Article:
Union Movement[edit]

Following his release Thomson set up a number of book clubs across Britain to ensure the continuing spread of Mosley's ideas.[22] The book clubs served as planning meetings for the future of Mosleyite politics after the war.[25] He also led the Union of British Freemen, a group he set up with fellow ex-BUF member Victor Burgess in 1944 as an attempt to bring together former BUF members.[26] After the war Thomson travelled regularly to Ireland to meet with Mosley and discuss political development.[27] Eager to expand the base of operations of fascism in Britain he also sought unsuccessfully to forge alliances with the proto-environmentalist Rural Reconstruction Association through leading member Jorian Jenks, a former BUF activist, as well as individuals on the fringes of Welsh nationalism.[28]

He joined the Union Movement on its foundation in 1948 and became a leading figure in the new party as both general secretary and the editor of the UM newspaper Union.[22] Playing a leading role in the development of the ideology of the UM, Thomson initially supported Europe a Nation enthusiastically, but soon tired of the esoteric policy and in 1950 organised a brief, and even more unsuccessful, move to neo-Nazism.[29] After this he came to advocate a "left-wing fascist" approach, arguing that the UM should target the working class for support with leftist style, anti-capitalism rhetoric.[30]

As well as his important position within the UM domestically, Thomson was also a central figure in the party's international links. Thomson was sent to Spain in 1949 to try to build up support for Mosley in the country, although the trip was somewhat unsuccessful as he failed to impress the falangists and had to contend with the negative words of former BUF member Angus Macnab, who had grown to loathe Mosley.[31] later Thomson was central in liasing with the New European Order, a group Mosely had no official contact with due to his support for the European Social Movement.[32] His international reputation grew further in 1952 when he was appointed to the editorial board of the prestigious Nation Europa magazine.[33] He also became known as the publisher of Frederick J. Veale's Advance to Barbarism, one of the early pieces of Second World War Historical revisionism.[34] He also contributed to The European, a magazine edited by Diana Mosley.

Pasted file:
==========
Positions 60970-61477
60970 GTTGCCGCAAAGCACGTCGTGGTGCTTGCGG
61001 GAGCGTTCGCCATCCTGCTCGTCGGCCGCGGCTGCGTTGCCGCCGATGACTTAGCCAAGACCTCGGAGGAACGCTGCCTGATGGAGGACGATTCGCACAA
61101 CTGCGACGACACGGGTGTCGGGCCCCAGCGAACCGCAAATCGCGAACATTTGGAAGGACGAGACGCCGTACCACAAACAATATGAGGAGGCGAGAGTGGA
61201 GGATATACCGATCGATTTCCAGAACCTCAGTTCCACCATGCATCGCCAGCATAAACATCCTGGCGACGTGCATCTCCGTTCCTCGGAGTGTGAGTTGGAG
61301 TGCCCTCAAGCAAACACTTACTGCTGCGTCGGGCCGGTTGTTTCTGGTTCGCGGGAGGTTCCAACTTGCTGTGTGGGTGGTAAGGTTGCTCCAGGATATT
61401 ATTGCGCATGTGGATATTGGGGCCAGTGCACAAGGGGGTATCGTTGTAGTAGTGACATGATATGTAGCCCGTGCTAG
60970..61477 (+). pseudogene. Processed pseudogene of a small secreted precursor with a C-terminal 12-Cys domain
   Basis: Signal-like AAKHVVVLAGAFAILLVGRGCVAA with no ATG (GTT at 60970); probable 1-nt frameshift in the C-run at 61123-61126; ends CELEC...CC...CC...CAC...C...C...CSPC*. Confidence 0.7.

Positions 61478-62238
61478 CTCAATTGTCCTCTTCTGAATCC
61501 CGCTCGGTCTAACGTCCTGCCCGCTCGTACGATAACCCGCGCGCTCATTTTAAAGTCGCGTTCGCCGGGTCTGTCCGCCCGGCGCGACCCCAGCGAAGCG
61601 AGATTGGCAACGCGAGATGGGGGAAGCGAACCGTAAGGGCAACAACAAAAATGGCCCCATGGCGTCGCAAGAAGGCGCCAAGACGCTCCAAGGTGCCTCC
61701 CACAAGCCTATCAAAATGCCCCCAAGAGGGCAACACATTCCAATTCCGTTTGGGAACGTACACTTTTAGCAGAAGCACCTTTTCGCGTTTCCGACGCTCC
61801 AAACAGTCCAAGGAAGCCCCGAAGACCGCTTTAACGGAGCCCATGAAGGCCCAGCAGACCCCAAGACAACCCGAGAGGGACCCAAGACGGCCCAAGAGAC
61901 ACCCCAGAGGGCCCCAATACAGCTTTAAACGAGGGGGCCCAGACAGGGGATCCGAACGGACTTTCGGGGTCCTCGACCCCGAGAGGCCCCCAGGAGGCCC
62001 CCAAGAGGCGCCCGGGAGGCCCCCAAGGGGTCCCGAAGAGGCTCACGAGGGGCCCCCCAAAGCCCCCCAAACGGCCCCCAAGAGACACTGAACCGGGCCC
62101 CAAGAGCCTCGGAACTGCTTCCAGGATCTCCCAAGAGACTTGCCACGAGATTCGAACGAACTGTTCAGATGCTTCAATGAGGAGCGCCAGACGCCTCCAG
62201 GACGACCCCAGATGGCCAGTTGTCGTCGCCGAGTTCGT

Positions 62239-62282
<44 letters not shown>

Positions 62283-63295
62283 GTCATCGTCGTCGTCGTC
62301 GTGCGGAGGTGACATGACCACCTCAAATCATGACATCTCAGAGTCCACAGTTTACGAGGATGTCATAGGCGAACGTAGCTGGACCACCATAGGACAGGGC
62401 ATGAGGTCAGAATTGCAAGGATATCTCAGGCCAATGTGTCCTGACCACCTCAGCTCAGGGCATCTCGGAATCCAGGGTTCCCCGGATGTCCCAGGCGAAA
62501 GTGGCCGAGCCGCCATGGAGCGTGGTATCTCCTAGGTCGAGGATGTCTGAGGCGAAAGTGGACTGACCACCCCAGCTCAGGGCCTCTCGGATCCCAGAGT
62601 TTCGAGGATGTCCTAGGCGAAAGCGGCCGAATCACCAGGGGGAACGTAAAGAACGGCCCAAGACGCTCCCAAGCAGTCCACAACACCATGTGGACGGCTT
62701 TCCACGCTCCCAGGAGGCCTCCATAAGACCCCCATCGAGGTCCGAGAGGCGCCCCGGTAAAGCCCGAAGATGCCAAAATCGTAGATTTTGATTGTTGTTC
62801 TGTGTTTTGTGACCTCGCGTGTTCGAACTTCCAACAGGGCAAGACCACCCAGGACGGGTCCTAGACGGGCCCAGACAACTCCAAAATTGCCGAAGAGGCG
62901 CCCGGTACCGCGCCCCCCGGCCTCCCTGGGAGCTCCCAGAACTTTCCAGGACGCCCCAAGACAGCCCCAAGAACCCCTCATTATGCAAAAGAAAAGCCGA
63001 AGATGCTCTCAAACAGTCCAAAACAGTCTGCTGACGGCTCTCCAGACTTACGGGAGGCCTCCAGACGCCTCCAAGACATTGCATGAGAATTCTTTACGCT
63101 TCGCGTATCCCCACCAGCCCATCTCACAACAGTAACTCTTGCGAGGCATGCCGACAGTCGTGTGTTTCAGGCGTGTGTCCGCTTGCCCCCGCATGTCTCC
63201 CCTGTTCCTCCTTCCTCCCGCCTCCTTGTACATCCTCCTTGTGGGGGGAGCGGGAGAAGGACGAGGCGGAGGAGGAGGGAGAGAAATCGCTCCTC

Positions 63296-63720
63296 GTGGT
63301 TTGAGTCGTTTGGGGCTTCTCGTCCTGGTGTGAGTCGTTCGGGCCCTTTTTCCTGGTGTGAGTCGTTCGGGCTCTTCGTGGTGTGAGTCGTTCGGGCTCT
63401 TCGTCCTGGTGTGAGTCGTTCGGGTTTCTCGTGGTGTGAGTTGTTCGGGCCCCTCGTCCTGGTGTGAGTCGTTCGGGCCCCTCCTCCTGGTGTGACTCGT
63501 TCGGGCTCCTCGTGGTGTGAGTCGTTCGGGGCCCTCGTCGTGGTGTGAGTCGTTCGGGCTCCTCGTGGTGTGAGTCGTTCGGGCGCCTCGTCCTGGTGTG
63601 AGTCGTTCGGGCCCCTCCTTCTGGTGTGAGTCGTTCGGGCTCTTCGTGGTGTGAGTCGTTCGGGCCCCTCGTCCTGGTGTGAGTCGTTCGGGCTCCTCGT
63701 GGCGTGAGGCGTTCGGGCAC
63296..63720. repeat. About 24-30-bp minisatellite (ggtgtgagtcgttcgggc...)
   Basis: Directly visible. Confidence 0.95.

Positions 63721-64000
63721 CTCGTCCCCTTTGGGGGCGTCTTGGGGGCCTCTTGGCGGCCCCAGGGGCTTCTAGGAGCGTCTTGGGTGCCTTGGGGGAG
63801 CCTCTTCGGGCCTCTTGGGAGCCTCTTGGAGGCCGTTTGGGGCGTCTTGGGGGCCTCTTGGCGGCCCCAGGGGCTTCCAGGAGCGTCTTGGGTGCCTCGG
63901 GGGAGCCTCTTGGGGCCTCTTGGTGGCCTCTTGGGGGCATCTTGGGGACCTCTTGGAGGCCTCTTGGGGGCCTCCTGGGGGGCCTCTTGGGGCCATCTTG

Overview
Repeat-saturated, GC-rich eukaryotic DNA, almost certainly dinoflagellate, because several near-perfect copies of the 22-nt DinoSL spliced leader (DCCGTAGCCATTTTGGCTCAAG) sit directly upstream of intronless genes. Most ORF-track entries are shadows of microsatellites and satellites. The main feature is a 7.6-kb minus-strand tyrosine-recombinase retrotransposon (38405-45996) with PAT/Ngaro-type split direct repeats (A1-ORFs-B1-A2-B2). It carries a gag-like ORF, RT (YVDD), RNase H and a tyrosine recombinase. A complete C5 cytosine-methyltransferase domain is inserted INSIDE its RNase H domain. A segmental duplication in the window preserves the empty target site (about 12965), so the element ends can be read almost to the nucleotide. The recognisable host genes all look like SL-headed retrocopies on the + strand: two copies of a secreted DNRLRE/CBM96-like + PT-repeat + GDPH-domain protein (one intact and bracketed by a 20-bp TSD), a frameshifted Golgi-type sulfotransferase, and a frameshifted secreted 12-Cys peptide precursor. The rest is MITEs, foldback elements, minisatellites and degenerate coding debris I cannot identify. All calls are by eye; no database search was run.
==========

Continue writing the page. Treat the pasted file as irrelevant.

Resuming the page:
Thomson continued to serve as leading UM figure until his death in 1955 from cancer.[22] Thoson, who had lived most of his life in the East End of London, had his funeral service at St Columba's Church, Shoreditch before being created.[35]

References[edit]

  1. ^ R. Benewick, Political Violence and Public Order, London: Allan Lane, 1969, p. 117
  2. ^ a b Gavin Bowd, Fascist Scotland: Caledonia and the Far Right, Birlinn, 2013 p. 38
  3. ^ a b c d Benewick, Political Violence and Public Order, p. 117
  4. ^ S. Dorril, Blackshirt – Sir Oswald Mosley and British Fascism, London: Penguin, 2007, p. 252
  5. ^ Bowd, Fascist Scotland, pp. 210–211
  6. ^ Dorril, Blackshirt, p. 252
  7. ^ Bowd, Fascist Scotland, p. 39
  8. ^ Benewick, Political Violence and Public Order, pp. 143–150
  9. ^ Bowd, Fascist Scotland, p. 45
  10. ^ Benewick, Political Violence and Public Order, pp. 279–282
  11. ^ Benewick, Political Violence and Public Order, p. 119
  12. ^ Dorril, Blackshirt, p. 317
  13. ^ Dorril, Blackshirt, p. 410
  14. ^ Richard Griffiths, Fellow Travellers on the Right, Oxford University Press, 1983, p. 55
  15. ^ Griffiths, Fellow Travellers on the Right, p. 172
  16. ^ Bowd, Fascist Scotland, p. 209
  17. ^ Dorril, Blackshirt, p. 280
  18. ^ O. Mosley, My Life, London: Nelson, 1970, p. 332
  19. ^ Dorril, Blackshirt, p. 260
  20. ^ Dorril, Blackshirt, p. 493
  21. ^ Benewick, Political Violence and Public Order, p. 294
  22. ^ a b c d Biography at Friends of Oswald Mosley site (Archived version)
  23. ^ G. Macklin, Very Deeply Dyed in Black, New York: IB Tauris, 2007, p. 21
  24. ^ Bowd, Fascist Scotland, p. 212
  25. ^ Dorril, Blackshirt, p. 554
  26. ^ Macklin, Very Deeply Dyed in Black, p. 39
  27. ^ Dorril, Blackshirt, p. 553
  28. ^ Dorril, Blackshirt, pp. 585–6
  29. ^ Macklin, Very Deeply Dyed in Black, pp. 54–5
  30. ^ Macklin, Very Deeply Dyed in Black, p. 63
  31. ^ Macklin, Very Deeply Dyed in Black, p. 99
  32. ^ Macklin, Very Deeply Dyed in Black, p. 110
  33. ^ Macklin, Very Deeply Dyed in Black, p. 111
  34. ^ Macklin, Very Deeply Dyed in Black, p. 129
  35. ^ Bowd, Fascist Scotland, p. 248